Biopharmaceutical company Immuron (ASX: IMC) has hailed its colitis preclinical program at the University of Zürich, Switzerland as a complete success.
Immuron is currently developing commercially viable “polyclonal antibodies” in oral form, for the treatment of inflammatory-mediated and infectious diseases such colitis i.e. inflammation of the colon as well as other diseases such as non-alcoholic steatohepatitis (NASH), severe alcoholic hepatitis (SAH) and pediatric non-alcoholic fatty liver disease (NAFLD).
Immuron has said that oral administration of IMM-124E was successfully able to treat mice with immunologically induced colitis with research from the University of Zürich revealing that Immuron’s drug candidate, IMM-124E, “offered a significant therapeutic benefit on clinically meaningful study parameters”.
One important detail that could potentially have commercial significance for Immuron is the fact that in its research program, chronic colitis was induced immunologically not chemically. IMM-124E was administered orally after the onset of colitis symptoms such as weight loss and macroscopically inflamed colon were confirmed by colonoscopy prior to the initiation of treatment.
According to Immuron, the results of the trial demonstrated that oral treatment with IMM-124E “resulted in significant alleviation of colitis symptoms”.
Looking ahead to future commercial potential
The results achieved by Immuron are now being analysed by several researchers and laboratories worldwide and will be presented at the annual United European Gastroenterology Week Conference, to be held in late October 2018 in Vienna, Austria.
“This study concludes our comprehensive preclinical program to evaluate the therapeutic potential of IMM-124E in our established colitis animal models,” said Dr Gerhard Rogler, Professor of Gastroenterology and Hepatology from the University of Zürich and the study’s lead principal investigator.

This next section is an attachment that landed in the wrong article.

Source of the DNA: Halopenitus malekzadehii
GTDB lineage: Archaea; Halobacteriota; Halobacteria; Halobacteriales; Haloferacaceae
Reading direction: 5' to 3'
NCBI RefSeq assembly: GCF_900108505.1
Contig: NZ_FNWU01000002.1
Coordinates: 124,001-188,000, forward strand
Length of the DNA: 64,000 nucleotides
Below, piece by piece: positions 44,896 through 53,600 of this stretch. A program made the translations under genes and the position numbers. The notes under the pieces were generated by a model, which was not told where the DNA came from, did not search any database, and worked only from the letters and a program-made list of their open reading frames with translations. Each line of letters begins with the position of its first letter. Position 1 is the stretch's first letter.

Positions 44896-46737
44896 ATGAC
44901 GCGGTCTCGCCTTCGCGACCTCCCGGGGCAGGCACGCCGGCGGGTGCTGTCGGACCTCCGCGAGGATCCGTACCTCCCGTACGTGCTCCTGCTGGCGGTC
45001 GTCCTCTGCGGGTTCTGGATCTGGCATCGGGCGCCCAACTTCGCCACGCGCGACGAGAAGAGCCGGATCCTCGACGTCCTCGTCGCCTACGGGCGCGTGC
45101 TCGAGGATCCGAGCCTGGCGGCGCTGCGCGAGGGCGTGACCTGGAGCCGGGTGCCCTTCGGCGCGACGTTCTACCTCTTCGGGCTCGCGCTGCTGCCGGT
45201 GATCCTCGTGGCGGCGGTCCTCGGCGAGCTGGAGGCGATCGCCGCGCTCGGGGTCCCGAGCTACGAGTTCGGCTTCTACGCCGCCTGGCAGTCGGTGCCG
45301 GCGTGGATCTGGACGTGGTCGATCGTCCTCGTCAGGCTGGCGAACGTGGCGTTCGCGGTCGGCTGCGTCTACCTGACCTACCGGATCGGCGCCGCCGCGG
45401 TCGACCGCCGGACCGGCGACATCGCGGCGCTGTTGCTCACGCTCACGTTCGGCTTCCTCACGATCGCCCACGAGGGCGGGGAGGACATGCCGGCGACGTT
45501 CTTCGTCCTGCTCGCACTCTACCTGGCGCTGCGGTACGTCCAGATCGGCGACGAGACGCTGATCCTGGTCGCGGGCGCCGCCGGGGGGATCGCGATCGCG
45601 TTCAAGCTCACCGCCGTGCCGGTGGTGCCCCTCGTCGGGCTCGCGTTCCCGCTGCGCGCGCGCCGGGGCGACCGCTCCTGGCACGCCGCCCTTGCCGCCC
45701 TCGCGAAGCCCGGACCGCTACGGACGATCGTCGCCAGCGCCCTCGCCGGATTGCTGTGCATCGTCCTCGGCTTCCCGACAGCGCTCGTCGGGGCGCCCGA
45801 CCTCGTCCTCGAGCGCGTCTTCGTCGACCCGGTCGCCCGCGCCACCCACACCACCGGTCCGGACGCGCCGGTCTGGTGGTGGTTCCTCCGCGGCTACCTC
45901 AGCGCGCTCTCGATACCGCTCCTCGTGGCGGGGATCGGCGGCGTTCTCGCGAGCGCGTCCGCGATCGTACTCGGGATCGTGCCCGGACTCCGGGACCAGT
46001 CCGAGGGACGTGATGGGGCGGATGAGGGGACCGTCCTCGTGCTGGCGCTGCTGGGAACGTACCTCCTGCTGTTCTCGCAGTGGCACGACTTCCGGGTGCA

Dr Rogler added: “Our results clearly demonstrate that treatment with IMM-124E significantly reduces intestinal inflammation via reducing the accumulation and differentiation of pathogenic T cells, while concomitantly enhancing the induction of regulatory cells”.
“This indicates that IMM-124E inhibits lipopolysaccharide (LPS)-mediated effects on the mucosal immune system, resulting in reduced intestinal inflammation. Summarised, our findings indicate that IMM-124E administration represents a novel therapeutic strategy to induce or maintain remission in inflammatory bowel disease patients,” said Dr Rogler.
“The University of Zürich research program adds to our published preclinical and clinical data which has repeatedly shown that IMM-124E delivers a significant reduction in liver and mucosal inflammation,” said Dr Jerry Kanellos, current CEO of Immuron.
Immuron currently markets and sells Travelan for the prevention of “travellers’ diarrhoea” and its lead clinical candidate, IMM-124E, is currently in phase 2 clinical trials for non-alcoholic steatohepatitis (NASH), severe alcoholic hepatitis (SAH) and pediatric non-alcoholic fatty liver disease (NAFLD).
Meanwhile, Immuron’s second clinical stage asset, IMM-529 is targeting clostridium difficile infections (CDI).
State of autoimmune disease
With the program completed, the results indicate an encouraging future for IMM-124E as a commercially viable treatment for various autoimmune diseases.
Over the past decade or more, the reported rates of autoimmune diseases ranging from minor allergic reactions all the way through to terminal cancers have increased significantly – most visibly in developed countries with a higher propensity for synthetic foods and medicines.
Autoimmune diseases such as Chron’s disease are growing exponentially in many countries around the world, primarily due to deteriorating diets, growth in the consumption of artificial foods and decreasing consumption of natural foods.
Immuron hopes that its series of preclinical immunotherapy pipeline products will successfully treat the symptoms for a variety of immune-related diseases and address a large gap in the global immunotherapy market that’s growing at a CAGR of 7% during the period 2016-2020, according to Research and Markets.
As an indicator of the market size, AbbVie’s drug Humira, used to treat Crohn’s disease and ulcerative colitis, achieved a worldwide revenue of approximately US$14 billion in 2015, with a 12% year-on-year growth rate.